For the past five years, Russian mothers who felt unable to care for their newborns could discretely give them up for adoption. Cradle of Hope, which began in 2011 as a Russian charitable foundation, aimed at reducing infanticide and illegal abortions by creating "baby boxes," where mothers could leave newborn infants at medical centers anonymously.
But the scheme triggered divisive debate, and the program now faces a new challenge after conservative lawmaker Yelena Mizulina introduced a bill to ban the boxes earlier this summer. Ms. Mizulina is concerned that the boxes encourage abandoning babies, leave infants vulnerable to child trafficking, and cause the child to lose contact with their biological parents, according to The Moscow Times.
Ms. Mizulina's bill proposes shutting down organizations that install such boxes for three months, and to impose a fine of up to 5 million roubles, about $80,000.
Baby boxes are seen as an alternative to abortion or infanticide in many countries such as Germany, Switzerland, Italy – and recently, parts of the United States. The idea itself stretches back to the Middle Ages, when many convent walls had a similar space for mothers to leave their babies, the BBC reports.
Supporters say the boxes save babies' lives by offering an alternative for struggling mothers. But critics like Mizulina – and even the United Nations Committee on the Rights of the Child – insist that the practice does not solve the root problems and leads to a host of other consequences.
Both sides have one goal in common, at least: protecting infants. But they have vastly different ideas of how to do it.
"Baby boxes do not operate in the best interest of the child or the mother," Maria Herczog, a sociologist and member of the UNCRC, told The Christian Science Monitor in 2012. "They encourage women to give birth in unsafe and life-threatening conditions." The boxes send the wrong, message, she said: "Just leave your baby, these boxes seem to say. I don't think any community could send this message to any vulnerable person."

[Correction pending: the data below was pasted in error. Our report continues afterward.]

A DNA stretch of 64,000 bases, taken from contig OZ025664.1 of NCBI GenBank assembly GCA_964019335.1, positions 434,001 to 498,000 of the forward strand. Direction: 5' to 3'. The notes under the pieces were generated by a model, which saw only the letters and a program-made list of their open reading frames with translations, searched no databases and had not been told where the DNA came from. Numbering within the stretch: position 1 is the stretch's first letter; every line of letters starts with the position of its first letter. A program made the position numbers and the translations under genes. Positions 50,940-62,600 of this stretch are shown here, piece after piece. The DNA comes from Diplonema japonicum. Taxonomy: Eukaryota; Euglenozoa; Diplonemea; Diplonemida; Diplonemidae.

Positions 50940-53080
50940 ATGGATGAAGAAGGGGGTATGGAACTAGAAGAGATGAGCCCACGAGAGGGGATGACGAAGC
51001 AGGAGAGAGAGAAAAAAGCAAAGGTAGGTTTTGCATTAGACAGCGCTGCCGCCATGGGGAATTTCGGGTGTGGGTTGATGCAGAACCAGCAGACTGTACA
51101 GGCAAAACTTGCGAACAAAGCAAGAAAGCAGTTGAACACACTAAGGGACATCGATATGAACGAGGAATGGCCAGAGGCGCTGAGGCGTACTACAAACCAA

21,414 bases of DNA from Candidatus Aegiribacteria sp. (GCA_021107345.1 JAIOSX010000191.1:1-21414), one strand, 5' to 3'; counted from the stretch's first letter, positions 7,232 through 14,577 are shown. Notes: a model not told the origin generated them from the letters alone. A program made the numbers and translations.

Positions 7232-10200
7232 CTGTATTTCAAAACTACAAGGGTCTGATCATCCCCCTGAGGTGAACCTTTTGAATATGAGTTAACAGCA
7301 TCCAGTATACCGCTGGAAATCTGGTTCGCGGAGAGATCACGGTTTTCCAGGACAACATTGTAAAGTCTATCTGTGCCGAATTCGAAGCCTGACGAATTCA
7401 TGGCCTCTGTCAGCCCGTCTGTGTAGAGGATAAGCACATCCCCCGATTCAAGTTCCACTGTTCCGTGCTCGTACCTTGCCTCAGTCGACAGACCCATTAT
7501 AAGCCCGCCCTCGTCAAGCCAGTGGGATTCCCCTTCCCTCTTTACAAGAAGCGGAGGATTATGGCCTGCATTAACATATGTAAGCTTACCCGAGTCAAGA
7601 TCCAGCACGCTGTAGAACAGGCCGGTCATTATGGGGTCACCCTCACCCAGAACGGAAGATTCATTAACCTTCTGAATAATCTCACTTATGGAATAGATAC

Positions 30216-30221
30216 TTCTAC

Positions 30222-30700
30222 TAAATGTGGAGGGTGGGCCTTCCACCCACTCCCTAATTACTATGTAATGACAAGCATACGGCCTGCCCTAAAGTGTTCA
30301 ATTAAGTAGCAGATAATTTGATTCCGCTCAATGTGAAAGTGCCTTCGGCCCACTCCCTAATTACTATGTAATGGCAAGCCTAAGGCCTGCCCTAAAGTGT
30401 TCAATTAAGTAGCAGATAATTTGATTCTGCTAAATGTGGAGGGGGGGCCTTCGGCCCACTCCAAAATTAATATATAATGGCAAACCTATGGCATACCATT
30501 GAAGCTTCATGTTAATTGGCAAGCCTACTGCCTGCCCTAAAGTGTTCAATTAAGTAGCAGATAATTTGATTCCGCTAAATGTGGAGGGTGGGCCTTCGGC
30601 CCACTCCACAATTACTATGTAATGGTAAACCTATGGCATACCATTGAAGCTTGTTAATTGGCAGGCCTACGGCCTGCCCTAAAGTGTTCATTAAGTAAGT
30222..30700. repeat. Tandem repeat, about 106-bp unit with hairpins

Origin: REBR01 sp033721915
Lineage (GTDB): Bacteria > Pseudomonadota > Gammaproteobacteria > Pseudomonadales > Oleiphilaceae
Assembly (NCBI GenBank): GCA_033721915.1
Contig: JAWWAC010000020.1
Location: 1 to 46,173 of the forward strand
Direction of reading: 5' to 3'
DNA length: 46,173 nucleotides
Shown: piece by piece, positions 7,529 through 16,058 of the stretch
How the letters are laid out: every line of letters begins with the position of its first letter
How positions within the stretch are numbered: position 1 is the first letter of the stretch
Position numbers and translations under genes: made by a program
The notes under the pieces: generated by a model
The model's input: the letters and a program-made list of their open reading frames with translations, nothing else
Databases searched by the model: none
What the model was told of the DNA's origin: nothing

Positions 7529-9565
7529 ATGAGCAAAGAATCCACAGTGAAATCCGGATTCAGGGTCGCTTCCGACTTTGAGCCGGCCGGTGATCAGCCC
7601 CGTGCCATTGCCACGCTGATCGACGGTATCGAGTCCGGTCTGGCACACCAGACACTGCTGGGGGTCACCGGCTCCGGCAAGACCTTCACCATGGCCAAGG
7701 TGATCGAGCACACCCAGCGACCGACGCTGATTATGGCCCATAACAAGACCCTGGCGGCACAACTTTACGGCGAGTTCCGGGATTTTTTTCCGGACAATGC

According to a March report by The Moscow Times, there are currently 19 baby box schemes in 12 Russian regions. Parents can leave the baby in an incubator-type enclosure in a medical facility with no legal repercussions. Within 30 seconds of shutting the box, staff will receive a signal to remove the baby. Relatives may take the child back if they decide within six months, and take a DNA test; otherwise, the child will be put up for adoption.
"If baby boxes save just one little life, they are useful," Cradle of Hope founder Yelena Kotova told The Moscow Times, saying her organization receives "horrendous reports" of infanticide every day.
The number of children left in Russia's baby boxes is still low: 47 over the past five years, a Russian senator in support of the anti-box bill told The Moscow Times. Seven of those infants have been reunited with their parent, Ms. Kotova said.
The UN opposes baby boxes, urging countries to "increase [their] efforts to address the root causes which lead to the abandonment of infants, including through the provision of family planning as well as adequate counselling and social support for unplanned pregnancies and for the prevention of risk pregnancies."
But the boxes' defenders say they're not trying to resolve those root problems: The program is a last-stop effort to save lives, they say, when other supports have failed.
"The issue is very delicate and controversial; different economic and social grounds may lead mothers to abandon their baby," Cristina Tango, a Children’s Rights Assistant for the International Reference Center for the Rights of Children Deprived of their Family, told the Monitor in 2012, after the UN pushed against baby boxes. "These women are, in general, victims of a lack of adequate social networks and state public services. In the absence of such services, these boxes are a plausible solution to ensure the child's survival and guarantee women's rights."